Under great protest, I am writing to tell you all about the late 1970s Hanna-Barbera cartoon Godzilla. As I struggled to come up with a movie to share with you, kind readers, my son came running up and begged—BEGGED—me to write about this cartoon.
Like so many Hanna-Barbera shows of this era, everyone looks and sounds like members of the Scooby-Doo gang, but with far less plausible plot lines. If you listen, you will even hear the voice of Scooby-Doo, although in this he is the voice of Godzilla’s hapless, clumsy little buddy, Godzooky, who is a tenth the size of Godzilla and is clearly there as the unnecessary laughable misadventurer. Think Glomer from the Punky Brewster cartoon. Or—worse—Scrappy-Doo.
The premise of the shows is this: a team of scientists accompanied by the child of one of the scientists, always comes across some bizarre phenomenon. The phenomenon leads to a creature who can only be defeated by Godzilla. Also, Godzilla is friendly and dutifully comes when called. Godzooky, inexplicably, lives with the scientists.
Personally, I do not care for this show, though my son has watched them dozens of times. Maybe your kid will love it too. Though I recommend you bring something to read.
Post by Kyle St. Romain.
A while back, I wrote an article highlighting several underwater hotels that provide a lucky few with an unforgettable experience. While many of these sub-sea accommodations are well outside the budgets of even the privileged classes, underwater hotels are still something I expect to become more popular (and hopefully more affordable) in the future.
Home to some of the world’s most luxurious places to sleep*, Dubai looks to be leading the way in the underwater hospitality market as well. Specifically, Polish company Deep Ocean Technology (a recurring name when it comes to underwater construction projects) recently announced its plan to construct the Water Discus Hotel beneath the Persian Gulf, off the coast of Dubai.
The plan calls for an 11,000 square footdisc, or chamber, that will house 21 guest rooms some 33 feet underwater. The structure will also utilize a second disc located above the surface for added amenities. Together, the teo disc structure will offer a diving center (complete with air locks and a decompression chamber), a spa, gardens, and a helipad above the surface for guests arriving by air. The structures are also movable, which allows the hotel to relocate as environmental policies and economies change.
If you’d like to read more about the plans for the Water Discus Hotel, check out Deep Ocean Technology online @ http://www.deep-ocean-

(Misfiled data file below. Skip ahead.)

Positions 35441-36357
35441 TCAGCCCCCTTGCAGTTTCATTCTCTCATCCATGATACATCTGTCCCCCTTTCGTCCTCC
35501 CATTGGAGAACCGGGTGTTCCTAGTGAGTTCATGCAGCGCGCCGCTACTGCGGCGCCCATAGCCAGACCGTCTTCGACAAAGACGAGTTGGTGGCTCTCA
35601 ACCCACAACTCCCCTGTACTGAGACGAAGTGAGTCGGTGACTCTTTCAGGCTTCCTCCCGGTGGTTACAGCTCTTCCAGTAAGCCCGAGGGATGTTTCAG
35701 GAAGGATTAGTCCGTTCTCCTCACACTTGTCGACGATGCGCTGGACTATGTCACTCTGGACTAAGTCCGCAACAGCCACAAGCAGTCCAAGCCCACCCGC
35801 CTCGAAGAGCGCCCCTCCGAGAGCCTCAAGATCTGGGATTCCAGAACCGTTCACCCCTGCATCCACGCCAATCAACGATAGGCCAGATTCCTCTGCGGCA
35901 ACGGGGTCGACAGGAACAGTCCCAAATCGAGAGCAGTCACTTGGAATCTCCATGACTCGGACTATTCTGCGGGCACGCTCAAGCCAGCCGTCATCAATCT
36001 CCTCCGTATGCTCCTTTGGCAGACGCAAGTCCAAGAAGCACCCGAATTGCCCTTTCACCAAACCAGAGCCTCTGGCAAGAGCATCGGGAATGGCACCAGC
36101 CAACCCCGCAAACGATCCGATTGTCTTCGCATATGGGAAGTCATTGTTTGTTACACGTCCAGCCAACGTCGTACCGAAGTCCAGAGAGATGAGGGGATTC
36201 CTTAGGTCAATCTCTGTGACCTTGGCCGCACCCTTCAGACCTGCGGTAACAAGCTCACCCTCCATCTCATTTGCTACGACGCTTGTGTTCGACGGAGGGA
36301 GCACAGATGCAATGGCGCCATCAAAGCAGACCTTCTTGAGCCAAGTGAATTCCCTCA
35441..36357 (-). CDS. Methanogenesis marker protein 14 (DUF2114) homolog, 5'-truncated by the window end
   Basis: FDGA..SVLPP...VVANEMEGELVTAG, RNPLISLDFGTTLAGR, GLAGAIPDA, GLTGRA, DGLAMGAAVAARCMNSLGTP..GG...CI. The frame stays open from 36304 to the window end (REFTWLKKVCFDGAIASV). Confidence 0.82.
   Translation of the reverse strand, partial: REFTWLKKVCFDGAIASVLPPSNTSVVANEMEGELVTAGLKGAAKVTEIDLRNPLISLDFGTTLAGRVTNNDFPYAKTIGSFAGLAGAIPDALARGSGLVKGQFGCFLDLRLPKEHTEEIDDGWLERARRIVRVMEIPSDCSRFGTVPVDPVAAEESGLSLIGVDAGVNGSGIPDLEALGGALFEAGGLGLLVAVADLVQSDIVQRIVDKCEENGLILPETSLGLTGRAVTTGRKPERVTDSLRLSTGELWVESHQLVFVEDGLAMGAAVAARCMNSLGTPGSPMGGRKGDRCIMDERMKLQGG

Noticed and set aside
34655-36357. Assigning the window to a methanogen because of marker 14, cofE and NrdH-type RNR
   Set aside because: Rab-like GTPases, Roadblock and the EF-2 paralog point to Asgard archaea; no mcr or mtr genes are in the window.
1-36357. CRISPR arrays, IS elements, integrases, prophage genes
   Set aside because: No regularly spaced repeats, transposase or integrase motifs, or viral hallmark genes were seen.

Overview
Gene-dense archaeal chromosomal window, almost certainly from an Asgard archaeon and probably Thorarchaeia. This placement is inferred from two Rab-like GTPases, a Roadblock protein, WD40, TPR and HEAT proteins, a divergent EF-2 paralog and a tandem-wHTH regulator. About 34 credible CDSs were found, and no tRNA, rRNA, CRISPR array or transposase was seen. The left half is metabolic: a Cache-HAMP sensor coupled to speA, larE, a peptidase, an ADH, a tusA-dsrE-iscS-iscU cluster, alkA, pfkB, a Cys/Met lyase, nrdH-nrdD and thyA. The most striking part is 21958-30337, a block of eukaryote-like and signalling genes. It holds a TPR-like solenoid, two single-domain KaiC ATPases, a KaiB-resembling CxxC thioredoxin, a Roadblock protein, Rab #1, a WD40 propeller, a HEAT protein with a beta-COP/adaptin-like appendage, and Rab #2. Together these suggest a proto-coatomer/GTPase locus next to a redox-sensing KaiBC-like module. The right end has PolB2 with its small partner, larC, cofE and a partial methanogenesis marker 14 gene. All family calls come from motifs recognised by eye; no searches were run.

I’m still fascinated with the idea underwater hotels, and can’t wait for the opportunity to experience one – even if only for a quick day tour! Are underwater hotels something you’d like to experience? Let us know in the comments below.
*Did you know each suite at the Burj Al Arab (often credited as the most luxurious hotel the entire world) comes with a gold iPad? You don’t get to keep it, but you’re free to use it as a sort of personal concierge throughout your stay. Dubai is also home to one of the tallest buildings in the world, the largest shopping mall, and the biggest man-made island. Yeah, everything’s a bit over the top there.
Post by Alison Hein.
Nearly 20 years ago, I took a trip to Charleston, South Carolina. I was quite taken by the stately, historic homes, tucked sideways to the street and blanketed by lush, secret gardens. The marketplace was a plethora of sights, scents and sounds – local artisans weaving sweet grass baskets, aromas of intricate spice blends, and faint lingering chords of street musicians. But most of all, I was entranced by the deep-fried mini-cornmeal cakes playfully called hush puppies. And at every restaurant we visited, I was rewarded with a steaming basket of these little babies before even seeing a menu.
Last month, I returned to Charleston, and was disappointed with the evident lack of hush puppies. When I inquired where they had gone, I was reminded that Charleston is now THE food destination in the US, and weren’t hush puppies just a tad passé?
Upon returning home, I decided to make my house THE food destination for breakfast in bed, starting with a basketful of hot, crisped hush puppies and a side of homemade honey butter. Yumm.
Oil for frying (4 to 6 cups)
2 cups corn meal
1 tablespoon baking powder
¼ cup sugar
½ teaspoon salt
1 cup milk
1 tablespoon cider vinegar
1 large egg
Deep-fry or candy thermometer
Pour oil at least 2 inches deep into a small, heavy pan. Heat over medium heat to approximately 360°.
In a large bowl, combine corn meal, baking powder, sugar and salt, stirring to mix. Add milk, cider vinegar and egg and mix well. Batter should be slightly thicker than pancake batter.
Use a teaspoon to measure batter. Carefully drop a teaspoon of batter into the hot oil for each hush puppy. Dip spoon into clean water after each hush puppy. This helps the batter to drop off the spoon easily. Cook about eight to ten hush puppies at a time, allowing oil to retain its temperature.
Fry the hush puppies until they have reached a deep golden brown color, about 2 to 3 minutes. They tend to flip over on their own, but give them a little push with a spoon if they don’t so they cook evenly. Remove hush puppies from pan and drain on paper towels. Serve hot with honey butter.
6 tablespoons butter, softened
2 tablespoons honey
Add softened butter to small bowl. Stir in honey and mix well. Refrigerate until ready to serve.
NOTE: Monitor oil with candy thermometer to maintain stable temperature.
Makes about 4 dozen.